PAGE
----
The Dutch-Miller, and New Invented Wind-Miller, Or,
An exact description of a rare Artist newly come into England, who undertake [...] to Grind all sorts of Wo­men; whether old, decriped, wrinckled, blear-eyed, long nosed, blind, lame, dcold [...]alous, angry, poor, or all o­thers whatsoever: he'l ingage they shall come out his Mill, young, active, plea [...]nt, handsome, wise, modest, loving, kind and rich, without any defect, or deformity, and just suitable to their Husbands humours, and dispositions, as he hath often experienced in other Countries where he hath m [...]de practice of his Art. The rich for money, and the poor for nothing. Tune of, Cook La [...]rel, &c.

Then bring your Wives unto my Mill,
And young for old you shall have still.
[depiction of men bringing their wives to the wind-mill for grinding.]
I Am a brave Miller but newly come o're,
Of such a rare Artist you ne'r heard before,
For with my new Mill such rare feats I have done,
Ile grind your old women, and make them all young.
Then stay a while gallants, and make not such hast,
Till you of my Office have taken a taste;
'Tis worth your attention, if that you will be,
Made free from all troubles, and live happily.
There's many a married man I dare to say,
Could wish that I sooner had come this way:
For never a Doctor in the whole land,
Can do such rare cures as you shall understand.
For he that is married unto a cross scold,
Or to an old Granny of ninety years old:
They needs must commend me or else do me wrong,
If I grind them bath till they'r patient and young.
The Old, the decriped, the blind, and the lame,
I'le make them all active and fit for the game:
Nay, she that's so old, that she's bed-rid with age,
Ile make her young again, I will engage.
He that hath a mind to a Widdow that's old,
And fain would be married to finger her gold,
Bring her to my Mill, and i'le grind her so small,
That she may be young again, handsome and all.
The man that is troubled with a jealous wise,
That's cross and untoward, and weary of's life:
If once in my Hopper I have her to grind,
Be sure she'l come out in a far better mind.
And she that's deformed and hath a long nose,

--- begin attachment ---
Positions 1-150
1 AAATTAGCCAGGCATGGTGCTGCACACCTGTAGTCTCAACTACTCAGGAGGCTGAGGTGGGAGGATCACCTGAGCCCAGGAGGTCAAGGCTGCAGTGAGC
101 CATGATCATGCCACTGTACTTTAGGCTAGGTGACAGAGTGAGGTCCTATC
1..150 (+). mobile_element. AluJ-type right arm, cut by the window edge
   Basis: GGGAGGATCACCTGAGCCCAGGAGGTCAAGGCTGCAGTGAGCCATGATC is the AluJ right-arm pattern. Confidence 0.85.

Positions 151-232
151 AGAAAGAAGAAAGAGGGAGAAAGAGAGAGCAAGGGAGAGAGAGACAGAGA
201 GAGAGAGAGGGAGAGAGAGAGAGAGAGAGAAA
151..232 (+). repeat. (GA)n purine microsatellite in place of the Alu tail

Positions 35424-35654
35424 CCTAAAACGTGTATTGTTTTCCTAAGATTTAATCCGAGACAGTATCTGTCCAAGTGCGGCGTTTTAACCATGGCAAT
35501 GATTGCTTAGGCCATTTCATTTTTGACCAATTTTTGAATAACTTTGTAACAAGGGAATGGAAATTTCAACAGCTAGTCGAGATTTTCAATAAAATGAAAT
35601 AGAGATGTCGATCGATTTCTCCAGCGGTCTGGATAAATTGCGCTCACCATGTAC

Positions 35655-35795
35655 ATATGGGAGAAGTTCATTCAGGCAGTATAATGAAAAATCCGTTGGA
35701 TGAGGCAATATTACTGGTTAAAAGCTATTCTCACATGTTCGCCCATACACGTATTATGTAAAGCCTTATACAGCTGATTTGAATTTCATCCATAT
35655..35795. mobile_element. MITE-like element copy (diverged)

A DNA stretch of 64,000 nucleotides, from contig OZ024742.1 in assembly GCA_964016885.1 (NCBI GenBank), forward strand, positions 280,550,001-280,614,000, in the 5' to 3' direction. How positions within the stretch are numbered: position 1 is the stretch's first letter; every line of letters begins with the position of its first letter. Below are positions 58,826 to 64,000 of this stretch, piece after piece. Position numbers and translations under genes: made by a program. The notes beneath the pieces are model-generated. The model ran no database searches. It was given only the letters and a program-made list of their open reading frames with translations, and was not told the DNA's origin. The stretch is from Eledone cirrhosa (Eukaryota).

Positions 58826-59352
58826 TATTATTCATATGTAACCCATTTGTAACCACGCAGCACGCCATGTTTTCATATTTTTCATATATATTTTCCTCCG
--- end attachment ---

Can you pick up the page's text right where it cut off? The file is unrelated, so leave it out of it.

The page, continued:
Though crooked like Mother Shipton she goes,
Ile grind her until she be handsom and right,
And fit for a Gallant to play with all night.
View here but my picture, and mark well my Mill,
And see how my customers flocketh in still:
You may be assured I please them to'th life,
Eaeh man is so ready to bring in his wife.
Here is an old woman I have on my back,
I bear her up stairs, you may see, a pick pack;
When once I have ground her, I'le pass you my word,
That she shall be young [...] and a bit for a Lord.

The second part, to the same Tune.

THere's honest Jack Doe-little to ease his sorrow,
Takes pains to put his wife in a wheel-barow,
But yet he labours all for his own ends,
Because when she's ground she will make him a­mends.
The Water-man hath got three in his boat,
And each one hath promis'd to give him a groat,
For they are resolved no money to spare,
So they may but once again be Market-ware.
There is an old Woman that sits by my Stone,
She is at her Prayers and making her moan,
Let any one heave her but up to my Mill,
Ile make her as young as the best of them still.
There's Will he is hugging his wife by the middle,
And he is resolved to find out the Riddle,
So she may be young again, for his own part,
He cares not if she be ground until she fart.
A Coach full of Ladies you here may behold,
That now are deformed and grown very old,
If I have but wind, I will miss of my aim,
If they may not live to be fit for the game.
You see there is Monsieur hath got his new wife,
She past from the Mill, and is now come to life;
Before she was crooked, and peevish and blind,
But now she is beautiful, pleasant and kind.
So Taffie likewise doth bow to the ground,
To see that a young for an old he hath found,
Kind Complements he now to heo doth afford,
Who formerly never gave him a good word.
By this you may see what an Artist I am,
To make an old scold be as meek as a Lamb:
You that have bad wives and do hear of my Mill,
If you will not come you may stay away still.
And he that is poor, and hath got a bad wife,
Let him take my counsel to rid him of strife,
Bring her to my Hopper, i'le shake her about,
And she shall be rich euough when she comes out.
All this i'le perform at a very small rate,
The Rich shall pay little, the poor not a groat:
Then say such a Miller is now come ashore,
That can do such feats as was ne'r done before.
The come along Customers, pray come away,
Make hast, for I have but a while for to stay:
When once I am gone, 'tis too late to repent,
Then lay out yonr Money before 'tis all spent.

Printed for F. Coles, T. Vere, J. Wright, and J. Clarke.

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